Ten million Americans have peripheral arterial disease (PAD), and research shows that the highest risk populations include African-Americans (twice as likely to develop clogged leg arteries), seniors (12-20 percent develop PAD) and diabetics (one in three who are over the age of 50 develop PAD). Legs for Life®—a community health and public information program—recommends that older Americans take its free, online self-assessment quiz.
The online quiz (www.legsforlife.org) helps assess health, family and lifestyle risks for PAD. The higher one's score, the more important it is for that individual to discuss the quiz's results with his or her doctor. Additionally, Legs for Life® offers a free national screening program dedicated to improving the cardiovascular health of the community with the early detection of PAD.
"Early detection and management of peripheral arterial disease, or PAD, can prevent its progression and help prevent painful walking, gangrene, amputation, heart attack or stroke," said interventional radiologist Timothy P. Murphy, M.D., Legs for Life® chair. "Older men and women need to be examined with the ankle brachial index (ABI) test that can diagnose PAD. Individuals need to know their ABI number the way they know their cholesterol, blood pressure or blood sugar number; it can save their lives," added Murphy.
African-Americans are twice as likely to develop PAD, with their increased risk making them as vulnerable as someone who smoked a pack of cigarettes a day for 20 years, explained Murphy. Seniors may typically dismiss warning symptoms as signs of getting older; however, just like clogged arteries in the heart, clogged arteries in the legs mean that one could be at risk for heart attack or stroke. And, individuals with diabetes are especially susceptible to PAD because diabetes affects every vascular bed in the body and increases the risk for accelerated atherogenesis—the formation of plaque build up in the lining of the arteries—placing 18.2 million Americans at risk, he noted. "The public at large—as well as the medical community—need to appreciate the importance of the diagnosis of PAD in terms of symptoms and avoiding amputation, but also importantly in how a diagnosis of PAD entails added risk of heart attack, stroke and death," noted Murphy.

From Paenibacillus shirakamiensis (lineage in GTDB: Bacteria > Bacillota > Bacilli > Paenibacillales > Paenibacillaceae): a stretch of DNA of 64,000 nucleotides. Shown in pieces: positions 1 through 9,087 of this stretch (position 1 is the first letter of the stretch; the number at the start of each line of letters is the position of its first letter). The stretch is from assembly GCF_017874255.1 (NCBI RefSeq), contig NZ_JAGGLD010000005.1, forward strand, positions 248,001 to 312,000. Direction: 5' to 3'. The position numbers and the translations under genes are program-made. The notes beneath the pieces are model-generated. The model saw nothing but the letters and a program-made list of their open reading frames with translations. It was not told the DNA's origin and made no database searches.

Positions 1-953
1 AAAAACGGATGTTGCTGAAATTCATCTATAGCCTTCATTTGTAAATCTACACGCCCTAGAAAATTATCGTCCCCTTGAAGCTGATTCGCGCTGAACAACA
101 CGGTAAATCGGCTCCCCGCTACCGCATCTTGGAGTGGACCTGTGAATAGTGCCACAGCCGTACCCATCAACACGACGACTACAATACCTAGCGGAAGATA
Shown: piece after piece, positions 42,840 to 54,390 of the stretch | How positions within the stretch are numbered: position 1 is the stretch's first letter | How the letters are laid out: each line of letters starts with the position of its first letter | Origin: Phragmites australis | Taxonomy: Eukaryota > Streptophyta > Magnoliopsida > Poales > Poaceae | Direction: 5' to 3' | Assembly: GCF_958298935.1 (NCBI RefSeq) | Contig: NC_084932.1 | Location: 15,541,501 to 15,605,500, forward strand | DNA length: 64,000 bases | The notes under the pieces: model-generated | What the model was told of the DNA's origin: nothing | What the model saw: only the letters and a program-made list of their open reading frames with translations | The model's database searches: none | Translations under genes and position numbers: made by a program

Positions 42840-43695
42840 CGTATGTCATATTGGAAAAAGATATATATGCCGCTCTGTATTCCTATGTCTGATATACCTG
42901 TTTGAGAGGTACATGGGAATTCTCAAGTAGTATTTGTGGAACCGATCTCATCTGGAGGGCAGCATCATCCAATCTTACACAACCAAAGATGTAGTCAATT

PAD develops mostly as a result of atherosclerosis, a condition that occurs when cholesterol and scar tissue build up, forming a substance called plaque, which narrows and clogs the arteries and slows blood flow to the legs. Since plaque blocks the smaller leg arteries first, PAD is considered a red flag for several life-threatening vascular diseases, such as heart attack (the number one killer in this country) and stroke. Symptoms—such as leg pain while walking, numbness and tingling in the lower legs and feet, coldness in the lower legs and feet, or ulcers or sores on the legs or feet that don't heal—could be PAD warning signs. The disease's progression results in death for about one-third of patients.
With early detection, patients could be sent to an interventional radiologist sooner when intervention is most effective and less invasive treatments are an option. In many cases, PAD—and its progression—can be treated with medication, lifestyle changes (such as smoking cessation), diet and a structured exercise program. If needed, interventional radiologists can perform minimally invasive angioplasty and/or stenting to open a blocked artery in the leg and restore blood flow.
In September, free testing is available for PAD at nearly 100 Legs for Life® sites around the country. The ABI, a simple and painless test, compares the blood pressure in the legs to the blood pressure in the arms to determine how well the blood is flowing and if additional tests are needed. More than 322,000 people have been screened to date, with one in four at risk for PAD. Select sites will also screen for abdominal aortic aneurysm, stroke and venous disease.
While more than 50 percent of PAD patients may not show signs of the disease, screening is essential for diagnosis. Individuals should be tested if they
"As vascular experts, interventional radiologists can intervene early, help prevent vascular disease progression and provide minimally noninvasive treatment if needed," said Murphy. Legs for Life® began a decade ago because interventional radiologists recognized that the disease is a major public health problem with a growing incidence, yet awareness among the general public and nonvascular health care providers is low.
To take the free PAD risk assessment quiz to review the results with one's own doctor—or to request a screening appointment—visit www.legsforlife.org. Note: Legs for Life® sites provide a limited number of screenings; advance appointments are required. Many interventional radiologists offer year-round screening by appointment; a link to this information is provided on the Legs for Life® site.
Source: Society of Interventional Radiology
Explore further: Animated tips on how you should and shouldn't approach the visually impaired